Secondly and most importantly, segments are only as valuable as they are actionable. Customer purchase propensity is highest within a couple hours of browsing a product, but if those segment snapshots are being shipped once a day or once every couple of hours to your media-buying platform, the lag translates to missed opportunities around your most valuable remarketing segments. What’s more, marketers must consider the loss in fidelity when syncing their users between a DMP and their DSP platform. This loss in reach—anywhere from 10 to 30 percent in some cases—combined with visibility only within cookie environments, is detrimental to performance and scale. Consider the high-value shoe shopper—how many times do you think you’ll buy media to show her the same shoes she’s already purchased in the following 24 hours when you could have been marketing complementary accessories?

What the world needs now: granular segmentation

Data sources are not consolidated by nature; they loop in from all directions and play on events, necessitating a consistent feedback loop so that marketers can analyze how their audiences engage with the media they send them. The ability to integrate your DSP with your DMP now makes it possible to leverage data sources from both platforms to aggregate, segment, analyze and distribute audiences in one central platform. This all but eliminates data loss and latency and provides a more seamless workflow.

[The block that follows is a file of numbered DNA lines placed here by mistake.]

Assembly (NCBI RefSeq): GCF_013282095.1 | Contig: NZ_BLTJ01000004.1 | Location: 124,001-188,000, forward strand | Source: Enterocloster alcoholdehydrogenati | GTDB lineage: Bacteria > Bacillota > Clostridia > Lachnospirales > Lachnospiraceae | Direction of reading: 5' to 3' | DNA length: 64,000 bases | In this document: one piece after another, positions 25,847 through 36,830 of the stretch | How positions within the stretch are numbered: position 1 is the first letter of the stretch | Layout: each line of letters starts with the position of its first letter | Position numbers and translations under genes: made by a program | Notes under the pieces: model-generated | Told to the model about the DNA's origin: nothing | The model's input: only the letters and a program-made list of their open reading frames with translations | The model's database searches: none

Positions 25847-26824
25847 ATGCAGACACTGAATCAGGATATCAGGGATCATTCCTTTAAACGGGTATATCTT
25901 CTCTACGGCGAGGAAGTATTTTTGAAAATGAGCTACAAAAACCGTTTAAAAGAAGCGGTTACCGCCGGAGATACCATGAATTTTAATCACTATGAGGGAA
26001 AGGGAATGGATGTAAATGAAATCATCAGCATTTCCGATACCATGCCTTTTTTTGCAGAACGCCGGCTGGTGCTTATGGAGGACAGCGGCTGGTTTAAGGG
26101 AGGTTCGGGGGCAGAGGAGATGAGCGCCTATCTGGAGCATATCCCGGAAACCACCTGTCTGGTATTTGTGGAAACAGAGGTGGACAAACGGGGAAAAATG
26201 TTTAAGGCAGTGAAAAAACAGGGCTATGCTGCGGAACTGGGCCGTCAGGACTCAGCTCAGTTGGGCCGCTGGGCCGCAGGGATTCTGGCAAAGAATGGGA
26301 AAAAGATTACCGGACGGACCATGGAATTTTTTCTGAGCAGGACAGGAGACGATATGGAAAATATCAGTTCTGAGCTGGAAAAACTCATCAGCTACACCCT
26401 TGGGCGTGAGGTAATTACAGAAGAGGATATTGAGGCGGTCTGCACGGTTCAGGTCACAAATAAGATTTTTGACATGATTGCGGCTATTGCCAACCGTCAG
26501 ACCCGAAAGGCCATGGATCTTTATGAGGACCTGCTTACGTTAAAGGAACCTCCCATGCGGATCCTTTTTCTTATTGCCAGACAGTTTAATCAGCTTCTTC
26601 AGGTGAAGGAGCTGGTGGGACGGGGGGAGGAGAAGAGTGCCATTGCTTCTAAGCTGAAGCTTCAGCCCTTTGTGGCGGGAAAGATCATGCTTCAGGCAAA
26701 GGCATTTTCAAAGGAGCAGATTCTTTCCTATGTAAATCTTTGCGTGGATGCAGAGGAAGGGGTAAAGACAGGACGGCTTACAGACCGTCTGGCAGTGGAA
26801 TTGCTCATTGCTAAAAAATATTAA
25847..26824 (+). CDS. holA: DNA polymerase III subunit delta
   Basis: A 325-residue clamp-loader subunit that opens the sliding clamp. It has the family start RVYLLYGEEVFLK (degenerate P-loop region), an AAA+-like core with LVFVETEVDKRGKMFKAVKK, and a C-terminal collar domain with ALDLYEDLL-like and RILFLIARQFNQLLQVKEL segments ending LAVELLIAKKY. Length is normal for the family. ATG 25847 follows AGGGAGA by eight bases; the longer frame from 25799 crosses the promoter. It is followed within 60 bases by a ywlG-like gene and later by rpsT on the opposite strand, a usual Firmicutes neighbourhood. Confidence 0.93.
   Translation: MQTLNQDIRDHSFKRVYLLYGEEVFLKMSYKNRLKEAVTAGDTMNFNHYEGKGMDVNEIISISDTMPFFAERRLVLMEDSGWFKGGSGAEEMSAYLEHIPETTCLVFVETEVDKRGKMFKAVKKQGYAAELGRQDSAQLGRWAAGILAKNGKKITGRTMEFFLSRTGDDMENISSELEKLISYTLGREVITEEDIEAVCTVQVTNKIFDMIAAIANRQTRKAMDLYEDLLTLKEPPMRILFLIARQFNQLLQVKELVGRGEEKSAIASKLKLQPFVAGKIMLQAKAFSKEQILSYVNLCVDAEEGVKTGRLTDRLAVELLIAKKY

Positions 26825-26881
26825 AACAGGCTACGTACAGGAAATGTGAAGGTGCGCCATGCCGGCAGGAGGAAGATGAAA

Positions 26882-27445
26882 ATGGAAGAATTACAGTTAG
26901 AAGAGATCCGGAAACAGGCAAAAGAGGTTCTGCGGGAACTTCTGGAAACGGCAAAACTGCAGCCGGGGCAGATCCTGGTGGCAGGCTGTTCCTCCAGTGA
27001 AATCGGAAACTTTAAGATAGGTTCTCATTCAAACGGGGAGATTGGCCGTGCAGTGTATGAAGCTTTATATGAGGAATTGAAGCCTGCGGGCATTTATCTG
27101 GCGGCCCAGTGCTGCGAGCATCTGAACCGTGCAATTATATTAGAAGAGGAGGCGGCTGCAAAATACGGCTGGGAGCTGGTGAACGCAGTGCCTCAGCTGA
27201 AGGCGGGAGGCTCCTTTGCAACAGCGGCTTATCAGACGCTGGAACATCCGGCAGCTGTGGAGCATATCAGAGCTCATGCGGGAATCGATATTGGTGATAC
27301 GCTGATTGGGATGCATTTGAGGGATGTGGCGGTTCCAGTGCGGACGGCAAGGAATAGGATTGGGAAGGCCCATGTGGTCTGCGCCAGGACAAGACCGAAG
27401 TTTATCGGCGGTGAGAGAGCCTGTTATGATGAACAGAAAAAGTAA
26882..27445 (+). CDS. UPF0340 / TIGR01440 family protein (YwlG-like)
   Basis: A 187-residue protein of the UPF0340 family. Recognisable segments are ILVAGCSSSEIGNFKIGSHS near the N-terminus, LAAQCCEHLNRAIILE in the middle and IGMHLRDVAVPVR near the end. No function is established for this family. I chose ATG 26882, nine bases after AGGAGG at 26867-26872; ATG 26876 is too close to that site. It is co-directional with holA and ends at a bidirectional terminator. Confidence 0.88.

With a full user history of events and behaviors at their fingertips, marketers can have a complete view of audiences as they define them. Gone are the days of having a user fall into a data segment and remain there until the segment is deleted. Marketers can now proactively build sequential audience segments, reliant upon creative sequencing with global reach and frequency capping.

Just as not all segments are created equal, not all site visitors are created equal. A site visitor that might be new to an advertiser site could fall into a “prospect” audience, and be shown a custom branding creative, based on the referring page URL. A past customer who spent more than $20 revisiting that site could be shown a sale promotion creative. Let’s assume that past customer visits that sale page and also sees two sale ads—that customer could then be shown a reminder creative.  Let’s say that same customer turns out to be our newest high-value accessory shopper, but doesn’t convert, leaving a $400 handbag in the cart—we can then show her a dynamic creative featuring that specific handbag model.  The relevance of the messaging to each site visitor, at each stage in the funnel, is precisely what can drive up to a 120 percent increase in ROI and a 50 percent reduction in CPA.

This is a huge boon for marketers. You can now enable immediate action on the most accurate segment definitions. Imagine setting real-time triggers so that, for example, as a prospect visits your site, they are immediately put into a granular remarketing segment. This means no more wasted spend on out-of-date segment associations and irrelevant conversations. You can now have fully scaled, complete audiences available immediately in media.

This is where the market is going—real-time segmentation without losing the scale in audience reach. Are you ready for the opportunity?